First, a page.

Scupper 108

Boat:

Scupper, a 1979 Legnos Mystic 30' Cutter

Schedule:

This project is being completed in several phases over two years to meet the owner’s schedule.

Early Phase:  Hardware removal and early assessment
September 2017

Phase 1: Dismantling, surface prep, systems removal, repairs, structural work
March 16, 2018 – November 16, 2018 (Discontinuous)
Phase 1 Hours:  341.75

Phase 2: Interior, systems, and more
January 23, 2019 – (Ongoing)

Scope of Project:  Comprehensive refit, including deck repairs, repower, interior makeover, hull work, and systems

Initial Pre-Project Inspection Report and Observations

Begin Daily Project Logs

March 25, 2019

Scupper 108

Monday

I got started by removing the excess bungs from the v-berth filler cleats, port settee shelf fiddle, and the starboard berth fiddle.

The port berth fiddle, which I’d milled and test-fit last time before removing it for a coat of varnish, was now ready for final installation, which went quickly since all the real work had already happened.

I planned to install the lower door trim at the forward edges of the two berth fiddles soon, but for the moment, with work ongoing in the forward cabin, it made more sense to leave it off till that was complete.  With new ceiling trim milled and seal-varnished on all sides, I spent most of the rest of the morning completing the narrow ceiling areas aft of the berth on both sides, bringing the ceiling down to the final board where it died into the cabin sole.

The angles involved meant that at the forward end of this space, the area was wider than at the aft end, and again this would require some small pieces of the ceiling trim to completely fill it in.  Since the small angled pieces at the forward end would otherwise be too small to install on their own–plus the support cleats ended just above–I started by templating and fitting the last full-length strip; then, removing the pieces, I edge-glued on another piece of the trim beneath and set these assemblies aside to cure in the clamps for a while.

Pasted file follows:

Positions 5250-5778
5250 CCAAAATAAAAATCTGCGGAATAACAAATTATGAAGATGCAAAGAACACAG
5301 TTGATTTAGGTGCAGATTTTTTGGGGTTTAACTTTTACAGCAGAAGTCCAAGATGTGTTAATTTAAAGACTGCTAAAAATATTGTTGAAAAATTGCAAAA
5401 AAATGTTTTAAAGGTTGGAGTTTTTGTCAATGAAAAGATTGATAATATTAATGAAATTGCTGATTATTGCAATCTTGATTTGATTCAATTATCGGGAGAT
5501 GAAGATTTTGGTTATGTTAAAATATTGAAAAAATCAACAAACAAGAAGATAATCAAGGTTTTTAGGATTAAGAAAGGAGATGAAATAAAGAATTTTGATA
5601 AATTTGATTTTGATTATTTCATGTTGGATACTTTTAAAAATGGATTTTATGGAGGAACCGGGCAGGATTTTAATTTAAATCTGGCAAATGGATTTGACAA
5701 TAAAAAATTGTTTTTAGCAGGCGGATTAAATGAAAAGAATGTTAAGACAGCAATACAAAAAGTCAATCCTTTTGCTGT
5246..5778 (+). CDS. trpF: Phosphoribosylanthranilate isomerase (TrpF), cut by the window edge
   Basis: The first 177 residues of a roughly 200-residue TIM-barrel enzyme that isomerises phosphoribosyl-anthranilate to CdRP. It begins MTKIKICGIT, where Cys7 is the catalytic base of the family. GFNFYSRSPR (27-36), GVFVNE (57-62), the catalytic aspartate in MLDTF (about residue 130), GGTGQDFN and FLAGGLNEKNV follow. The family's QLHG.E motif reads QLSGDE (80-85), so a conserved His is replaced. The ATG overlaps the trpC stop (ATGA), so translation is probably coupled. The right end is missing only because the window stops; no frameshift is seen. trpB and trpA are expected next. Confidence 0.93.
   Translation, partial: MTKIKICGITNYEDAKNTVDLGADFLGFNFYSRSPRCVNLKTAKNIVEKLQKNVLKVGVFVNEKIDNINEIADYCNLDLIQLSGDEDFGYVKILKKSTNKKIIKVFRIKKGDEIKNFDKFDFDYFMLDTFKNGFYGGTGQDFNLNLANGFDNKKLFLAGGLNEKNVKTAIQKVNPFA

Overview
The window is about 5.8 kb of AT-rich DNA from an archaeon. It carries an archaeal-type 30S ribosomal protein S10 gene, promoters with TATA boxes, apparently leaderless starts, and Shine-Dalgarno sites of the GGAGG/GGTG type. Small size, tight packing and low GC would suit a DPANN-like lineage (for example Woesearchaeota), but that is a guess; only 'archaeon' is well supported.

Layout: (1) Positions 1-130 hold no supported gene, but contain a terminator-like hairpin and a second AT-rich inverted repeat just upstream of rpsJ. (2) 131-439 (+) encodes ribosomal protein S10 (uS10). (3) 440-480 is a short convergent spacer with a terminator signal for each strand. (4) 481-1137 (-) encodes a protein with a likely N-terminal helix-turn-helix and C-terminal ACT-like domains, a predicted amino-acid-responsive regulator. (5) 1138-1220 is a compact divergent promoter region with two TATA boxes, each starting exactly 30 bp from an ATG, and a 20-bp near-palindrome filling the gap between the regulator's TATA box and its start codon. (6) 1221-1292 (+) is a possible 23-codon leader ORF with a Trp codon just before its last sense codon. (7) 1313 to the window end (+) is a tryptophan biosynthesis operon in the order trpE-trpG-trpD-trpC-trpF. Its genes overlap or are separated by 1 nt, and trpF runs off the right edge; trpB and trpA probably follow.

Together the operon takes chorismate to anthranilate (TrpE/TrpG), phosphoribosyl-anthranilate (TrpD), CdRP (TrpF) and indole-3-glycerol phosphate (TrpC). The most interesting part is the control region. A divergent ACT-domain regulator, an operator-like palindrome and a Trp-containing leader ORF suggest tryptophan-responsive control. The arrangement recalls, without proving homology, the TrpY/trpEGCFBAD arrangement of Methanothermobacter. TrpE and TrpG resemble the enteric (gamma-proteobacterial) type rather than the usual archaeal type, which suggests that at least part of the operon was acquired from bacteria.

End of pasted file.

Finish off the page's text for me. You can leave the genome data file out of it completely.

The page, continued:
While the trim was gluing up, I prepared to install the forward hatch.  I wanted this in place now so I could complete the trim inside the hatch opening.  With the hatch properly positioned in its opening, I drilled and  tapped all the fastener locations in the solid fiberglass hatch surround to accept 10-24 x 1″ machine screws, and milled small countersinks at each hole location to better accept sealant.  After final cleanup, I applied heavy beads of sealant and installed the hatch with 20 screws.

By now, my ceiling glue-ups were ready for more work, and using angles and measurements I’d determined earlier, I trimmed the bottom edges and fit the pieces.  To allow the future cabin sole to slip beneath the ceiling at the edges, I used a scrap of the sole material (same as the ceiling) to mark the height at the lower edge of each ceiling and, removing the boards one more time, trimmed off the excess to the line.  This completed the ceiling, other than final finishing, which I’d start soon.

Next in the forward cabin, I turned to the trim between the bulkhead and the overhead or cabin liner, starting with a long strip along the top edge of the bulkhead.  I used 1-1/4″ wide cherry that I’d milled earlier, and after various test cuts and measurements, eventually fit the long piece in place and secured it temporarily with bronze screws into the fiberglass liner above.  I planned to remove this and the other small pieces of trim for final varnishing once I’d cut and fit all of them.

Continuing, I worked on the remaining trim along the bulkhead on both sides, down the sides of the cabin trunk and beneath the sidedecks, and completing the dry fit on both sides took me through the end of the day.

Total time billed on this job today:  8.25 hours

0600 Weather observation:  32°, clear. Forecast for the day:  Sunny, 38°